SUDBURY – Following Island-wide alarm over a plan to move jury trials from the Gore Bay courthouse to the hub centre at Laurentian University, starting in January, efforts are underway to find a suitable location on Manitoulin Island. The Manitoulin Hotel and Conference Centre has confirmed that they are now in conversations with the ministry to provide a venue for jury trials on Manitoulin Island.
The Expositor reached out to the Attorney General’s office to discover the details of the plan and how it might impact Island residents.
“Throughout the COVID-19 emergency and recovery our government has been working with justice partners to keep the judiciary, jurors, court staff, litigants and witnesses safe and maintain the administration of justice across our province,” said Brian Gray, spokesperson with the Ministry of the Attorney General. “The ministry continues to work with the Superior Court of Justice to plan for upcoming jury trials.”
Mr. Gray went on to note that “in some courthouses there is not adequate space to maintain physical distancing during all aspects of jury proceedings. In these instances, movement of some functions of jury proceedings to another court or temporary off-site location may be required. The ministry is working with the judiciary to determine where relocation of jury proceedings is indicated.”
A letter addressed to the United Chiefs and Councils of Mnidoo Mnising (UCCMM) from Justice M. Gregory Ellies noted that conducting jury trials during the COVID-19 pandemic “is a challenge.” The justice noted that the physical distancing required between both the jury panel from which jury members are chosen and the selected jury in particular is difficult to maintain. “Like the courthouses in a number of smaller centres in the Northeast Region, the courthouse in Gore Bay is too small to accommodate a jury trial with these precautions in place,” he pointed out.
Justice Ellies went on to note that the Attorney General is responsible for providing the facilities necessary to administer justice, while scheduling decisions are under the authority of the court.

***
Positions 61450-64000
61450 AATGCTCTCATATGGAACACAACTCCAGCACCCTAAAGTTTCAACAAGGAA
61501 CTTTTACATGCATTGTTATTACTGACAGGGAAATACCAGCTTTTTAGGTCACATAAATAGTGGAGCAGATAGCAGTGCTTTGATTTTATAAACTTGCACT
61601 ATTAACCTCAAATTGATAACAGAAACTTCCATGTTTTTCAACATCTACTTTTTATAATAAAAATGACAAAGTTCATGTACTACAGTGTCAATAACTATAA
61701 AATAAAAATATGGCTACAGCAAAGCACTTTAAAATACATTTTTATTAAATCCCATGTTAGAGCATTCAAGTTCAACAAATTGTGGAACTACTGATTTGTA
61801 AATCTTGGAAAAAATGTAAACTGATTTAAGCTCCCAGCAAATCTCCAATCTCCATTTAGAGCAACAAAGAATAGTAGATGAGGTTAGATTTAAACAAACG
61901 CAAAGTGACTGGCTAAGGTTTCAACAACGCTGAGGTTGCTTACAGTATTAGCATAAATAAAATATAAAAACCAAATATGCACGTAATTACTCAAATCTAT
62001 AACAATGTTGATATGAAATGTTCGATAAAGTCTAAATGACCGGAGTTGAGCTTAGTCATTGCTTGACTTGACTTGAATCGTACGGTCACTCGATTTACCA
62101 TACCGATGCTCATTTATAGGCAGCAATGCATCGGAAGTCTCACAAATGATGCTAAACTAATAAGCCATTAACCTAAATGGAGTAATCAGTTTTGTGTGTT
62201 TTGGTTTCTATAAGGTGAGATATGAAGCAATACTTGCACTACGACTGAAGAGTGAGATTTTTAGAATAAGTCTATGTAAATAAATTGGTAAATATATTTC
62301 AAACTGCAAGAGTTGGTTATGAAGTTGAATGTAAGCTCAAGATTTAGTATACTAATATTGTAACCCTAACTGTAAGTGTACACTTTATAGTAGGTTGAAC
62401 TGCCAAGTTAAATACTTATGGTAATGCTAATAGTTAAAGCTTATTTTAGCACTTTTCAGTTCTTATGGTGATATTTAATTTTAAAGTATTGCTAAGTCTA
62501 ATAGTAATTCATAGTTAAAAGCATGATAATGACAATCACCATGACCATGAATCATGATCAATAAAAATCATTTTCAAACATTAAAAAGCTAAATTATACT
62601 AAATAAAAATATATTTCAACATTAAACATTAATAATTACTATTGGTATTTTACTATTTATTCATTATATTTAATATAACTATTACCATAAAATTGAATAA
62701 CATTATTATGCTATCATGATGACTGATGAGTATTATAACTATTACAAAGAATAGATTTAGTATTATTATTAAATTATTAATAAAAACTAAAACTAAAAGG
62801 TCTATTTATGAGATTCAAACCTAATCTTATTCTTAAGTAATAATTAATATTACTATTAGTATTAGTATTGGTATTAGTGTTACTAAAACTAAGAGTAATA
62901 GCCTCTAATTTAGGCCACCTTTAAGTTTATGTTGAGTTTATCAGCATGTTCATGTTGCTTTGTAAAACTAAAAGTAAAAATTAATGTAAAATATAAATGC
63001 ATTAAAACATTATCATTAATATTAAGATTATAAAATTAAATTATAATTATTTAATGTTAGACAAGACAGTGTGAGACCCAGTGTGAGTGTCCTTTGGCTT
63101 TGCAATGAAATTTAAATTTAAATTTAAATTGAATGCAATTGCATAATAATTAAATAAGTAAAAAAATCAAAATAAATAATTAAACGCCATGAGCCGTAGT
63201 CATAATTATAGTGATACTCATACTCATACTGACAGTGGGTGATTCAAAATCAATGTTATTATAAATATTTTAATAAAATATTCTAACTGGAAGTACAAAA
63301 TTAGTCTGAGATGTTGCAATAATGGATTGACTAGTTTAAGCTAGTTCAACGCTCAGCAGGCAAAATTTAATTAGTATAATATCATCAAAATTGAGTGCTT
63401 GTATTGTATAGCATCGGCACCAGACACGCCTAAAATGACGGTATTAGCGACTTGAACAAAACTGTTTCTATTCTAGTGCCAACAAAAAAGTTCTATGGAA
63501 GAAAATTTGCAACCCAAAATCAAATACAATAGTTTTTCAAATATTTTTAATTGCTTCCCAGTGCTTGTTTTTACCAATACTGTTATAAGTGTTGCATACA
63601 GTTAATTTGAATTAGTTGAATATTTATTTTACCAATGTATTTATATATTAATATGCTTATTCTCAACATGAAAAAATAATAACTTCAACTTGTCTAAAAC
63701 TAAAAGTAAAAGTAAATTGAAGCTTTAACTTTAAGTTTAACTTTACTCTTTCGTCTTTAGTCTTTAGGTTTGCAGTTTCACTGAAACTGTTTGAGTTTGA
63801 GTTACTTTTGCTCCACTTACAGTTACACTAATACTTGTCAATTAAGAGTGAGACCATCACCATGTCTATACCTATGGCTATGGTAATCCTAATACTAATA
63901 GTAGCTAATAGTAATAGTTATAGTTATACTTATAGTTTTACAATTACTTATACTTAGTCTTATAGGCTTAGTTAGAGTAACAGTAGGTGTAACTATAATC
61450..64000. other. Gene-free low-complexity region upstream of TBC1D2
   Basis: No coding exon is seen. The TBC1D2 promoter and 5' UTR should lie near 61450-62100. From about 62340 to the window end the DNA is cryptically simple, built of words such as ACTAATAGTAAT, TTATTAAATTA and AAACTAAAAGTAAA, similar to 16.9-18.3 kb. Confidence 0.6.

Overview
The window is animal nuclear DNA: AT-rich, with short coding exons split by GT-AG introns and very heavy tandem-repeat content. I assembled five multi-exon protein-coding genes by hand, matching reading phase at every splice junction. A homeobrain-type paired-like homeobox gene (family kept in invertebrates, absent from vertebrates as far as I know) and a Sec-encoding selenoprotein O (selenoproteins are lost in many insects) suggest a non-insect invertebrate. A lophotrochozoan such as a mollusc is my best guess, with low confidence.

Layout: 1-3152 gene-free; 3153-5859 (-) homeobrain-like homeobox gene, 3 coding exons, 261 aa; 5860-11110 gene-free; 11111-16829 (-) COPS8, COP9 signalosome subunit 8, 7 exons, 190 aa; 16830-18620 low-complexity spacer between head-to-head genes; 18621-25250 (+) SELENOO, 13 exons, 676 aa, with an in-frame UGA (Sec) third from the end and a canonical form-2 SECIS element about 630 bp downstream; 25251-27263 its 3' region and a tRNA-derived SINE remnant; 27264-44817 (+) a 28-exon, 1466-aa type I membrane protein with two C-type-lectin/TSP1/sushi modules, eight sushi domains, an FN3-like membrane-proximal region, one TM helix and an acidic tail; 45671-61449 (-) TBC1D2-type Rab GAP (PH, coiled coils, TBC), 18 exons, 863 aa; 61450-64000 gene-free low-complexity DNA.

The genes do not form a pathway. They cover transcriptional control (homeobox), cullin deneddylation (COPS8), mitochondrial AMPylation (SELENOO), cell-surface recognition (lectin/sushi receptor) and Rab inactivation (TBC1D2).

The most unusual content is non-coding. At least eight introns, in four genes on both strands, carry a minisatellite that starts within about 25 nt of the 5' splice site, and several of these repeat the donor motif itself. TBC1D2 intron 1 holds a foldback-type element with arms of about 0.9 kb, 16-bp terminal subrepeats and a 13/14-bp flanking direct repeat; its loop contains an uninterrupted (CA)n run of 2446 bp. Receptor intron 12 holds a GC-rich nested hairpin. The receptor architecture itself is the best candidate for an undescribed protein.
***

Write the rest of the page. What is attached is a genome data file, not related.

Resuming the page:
“When we initially began to work with the ministry on identifying a facility for jury trials, it was clear that options were very limited,” wrote Justice Ellies. “The ministry asked us to work with one facility per region.”
Justice Ellies continued stating that the size of the community and its geographic location relative to other court sites in the region were among the court’s considerations, but that “no consultation took place with any justice stakeholders or First Nations communities given limited options.”
But Justice Ellies advised the UCCMM that “concerns you expressed in your letter and those of other stakeholders have been conveyed to the Ministry of the Attorney General with a request that the ministry identify a location on Manitoulin Island to hold jury trials. I am advised the ministry is making significant efforts to identify an appropriate site on the Island.”
“The ministry is aware of the potential impacts of relocating jury trials, especially for Indigenous communities,” said Mr. Gray. “It is a priority to ensure that—where possible—jury proceedings can remain within the jurisdiction.”
But Mr. Gray went on to reiterate that “Gore Bay has been identified as a location where there is currently not adequate space to host jury trials and relocation of matters may be required.” He also noted that temporary off-site space is being investigated within the District of Manitoulin and assured The Expositor that “no other court matters in Gore Bay are identified for relocation at this time.”
Health and safety remains the key concern in attempting to ensure that jury trials resume to provide an accused’s day in court in a timely manner, so “all off-site locations will undergo health and safety assessments by the Public Services Health and Safety Association and security assessment by local police services,” said Mr. Gray.
“We haven’t inked an agreement yet,” said Corey Stacinski, “but they have reached out to us to start sometime in January. I think it was (Aundeck Omni Kaning) Chief Corbiere who was quoted in your story as saying ‘why not the hotel?’ It was right after I read that in the newspaper that I got a call (from the ministry).”